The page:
Sometimes you have to measure what you're competing against. Are you competing against building a new thing or making the product more profitable? If profitability is the goal, it will always take priority over implementing something new. So it's important to consider what you're measuring and base your decisions on that. I try to prioritize doing things the right way, and if necessary, make adjustments accordingly.

What’s a mistake you see get made all the time with CPQ, even by smart people and smart companies?

I think the biggest mistake is not having a clean product catalog and a clear understanding of your own processes. Even at Lacework, if I ask three people in Sales Ops how a certain transaction should work from start to finish, I would likely get three different answers. Not having or following a standard process and customizing based on individual needs can lead to overcomplicated processes, which can be a problem with CPQ. It's easy to go down that route, especially with the ease of customization in CPQ. So, having a standard process and customization guidelines can help prevent this.

What’s a common complaint you’ve seen from the end user of a CPQ?

A common complaint I've heard is that CPQ is not intuitive enough. I think this happens because sales users are not always kept in mind when configuring CPQ. It's always Business Systems working with Operations, so technical teams are involved in building the tool, which is why the end result might seem complex. But if you keep your end users in mind, like how they would think or perceive a certain feature, it would make it very easy for them to handle. CPQ is a very powerful tool that should enable sales to do things easily. It's important to build it in a way that a non-technical person can use it and to guide your sales team through each and every step of the process so they know where to go and are given the right directions.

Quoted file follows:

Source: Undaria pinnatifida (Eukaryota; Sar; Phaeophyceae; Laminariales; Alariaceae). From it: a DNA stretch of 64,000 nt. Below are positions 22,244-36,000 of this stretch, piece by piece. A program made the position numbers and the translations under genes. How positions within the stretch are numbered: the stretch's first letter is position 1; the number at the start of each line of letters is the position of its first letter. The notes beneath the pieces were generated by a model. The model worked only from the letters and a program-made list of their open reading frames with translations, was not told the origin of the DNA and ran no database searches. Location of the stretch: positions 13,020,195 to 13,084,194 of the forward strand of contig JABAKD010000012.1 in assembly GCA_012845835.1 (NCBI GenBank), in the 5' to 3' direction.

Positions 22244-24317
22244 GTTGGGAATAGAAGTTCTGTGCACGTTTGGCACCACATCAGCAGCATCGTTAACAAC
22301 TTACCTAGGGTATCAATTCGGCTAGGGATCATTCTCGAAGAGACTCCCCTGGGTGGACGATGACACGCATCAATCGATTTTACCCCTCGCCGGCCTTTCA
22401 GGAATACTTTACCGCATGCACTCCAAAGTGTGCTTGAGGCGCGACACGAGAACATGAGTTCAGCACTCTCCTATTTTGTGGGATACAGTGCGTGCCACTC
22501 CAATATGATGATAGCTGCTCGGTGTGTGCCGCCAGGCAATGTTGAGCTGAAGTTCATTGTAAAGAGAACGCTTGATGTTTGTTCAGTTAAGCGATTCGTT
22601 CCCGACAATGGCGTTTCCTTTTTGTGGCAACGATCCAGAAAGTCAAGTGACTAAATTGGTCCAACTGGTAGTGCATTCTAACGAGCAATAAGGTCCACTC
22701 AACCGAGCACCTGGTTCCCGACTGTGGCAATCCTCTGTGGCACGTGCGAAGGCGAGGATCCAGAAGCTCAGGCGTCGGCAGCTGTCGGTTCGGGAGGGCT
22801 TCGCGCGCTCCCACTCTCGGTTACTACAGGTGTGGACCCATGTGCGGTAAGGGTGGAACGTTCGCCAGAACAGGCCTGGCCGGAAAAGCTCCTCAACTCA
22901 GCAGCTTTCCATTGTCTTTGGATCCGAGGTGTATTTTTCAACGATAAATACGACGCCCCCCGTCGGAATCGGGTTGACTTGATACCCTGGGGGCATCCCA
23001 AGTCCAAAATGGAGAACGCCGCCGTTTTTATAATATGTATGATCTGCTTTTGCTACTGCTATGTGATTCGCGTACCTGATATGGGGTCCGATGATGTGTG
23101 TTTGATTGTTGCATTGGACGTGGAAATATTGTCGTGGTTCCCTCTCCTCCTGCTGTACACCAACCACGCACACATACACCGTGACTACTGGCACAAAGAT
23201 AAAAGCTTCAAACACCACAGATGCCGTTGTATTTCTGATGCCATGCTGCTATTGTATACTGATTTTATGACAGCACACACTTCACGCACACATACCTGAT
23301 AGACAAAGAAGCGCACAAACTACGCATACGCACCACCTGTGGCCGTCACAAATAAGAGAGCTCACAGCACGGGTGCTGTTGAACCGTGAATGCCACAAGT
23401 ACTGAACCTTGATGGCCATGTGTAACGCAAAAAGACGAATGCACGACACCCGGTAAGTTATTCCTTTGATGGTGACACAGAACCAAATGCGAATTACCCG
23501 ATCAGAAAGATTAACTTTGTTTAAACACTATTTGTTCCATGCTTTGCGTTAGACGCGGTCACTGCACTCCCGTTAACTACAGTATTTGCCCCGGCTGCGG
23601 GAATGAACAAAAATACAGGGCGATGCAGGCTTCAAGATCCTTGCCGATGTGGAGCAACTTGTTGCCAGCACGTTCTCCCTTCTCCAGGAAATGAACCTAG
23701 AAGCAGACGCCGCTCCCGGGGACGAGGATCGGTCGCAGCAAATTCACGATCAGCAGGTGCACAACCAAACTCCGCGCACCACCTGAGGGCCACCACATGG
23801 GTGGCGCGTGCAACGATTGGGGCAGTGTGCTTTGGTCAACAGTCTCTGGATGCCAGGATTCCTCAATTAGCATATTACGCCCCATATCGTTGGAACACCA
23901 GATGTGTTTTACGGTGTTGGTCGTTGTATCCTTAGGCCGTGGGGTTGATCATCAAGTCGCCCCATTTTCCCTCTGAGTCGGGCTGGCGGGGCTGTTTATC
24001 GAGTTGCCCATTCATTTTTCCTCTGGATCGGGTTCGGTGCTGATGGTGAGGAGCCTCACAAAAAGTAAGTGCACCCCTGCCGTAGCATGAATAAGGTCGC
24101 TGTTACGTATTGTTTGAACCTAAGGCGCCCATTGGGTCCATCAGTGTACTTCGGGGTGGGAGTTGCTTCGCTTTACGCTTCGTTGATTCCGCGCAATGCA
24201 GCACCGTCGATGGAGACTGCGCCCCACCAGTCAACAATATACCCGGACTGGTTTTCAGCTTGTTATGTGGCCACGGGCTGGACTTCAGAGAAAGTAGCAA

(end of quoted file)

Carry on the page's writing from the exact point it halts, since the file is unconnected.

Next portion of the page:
What do you see as the next big thing in the CPQ space?

I believe there are some upcoming developments that can be game-changers for CPQ, but they’re not quite there yet. For example, AI could be used to analyze the existing contract base to provide recommendations and guidance on pricing and products for future transactions.

Another potential game-changer is improving the user interface (UI) of CPQ. I've heard complaints from sales teams that they dislike using Salesforce due to the UI, especially in the classic version. However, there are many applications outside of Salesforce with very interactive UIs that are easy to use. CPQs with user-friendly UIs, drag-and-drop capabilities, and AI-powered data auto-population based on historical knowledge, could make the sales team's job much easier.

CPQ Masters is an ongoing interview series with experts in revenue operations, business systems, and business operations who have significant experience implementing, managing, and maintaining a CPQ system. CPQ Masters aims to highlight and share the unique perspectives, experiences, and knowledge of these SaaS industry experts in order to better educate other practitioners on CPQ best practices. Read more CPQ Masters interviews here.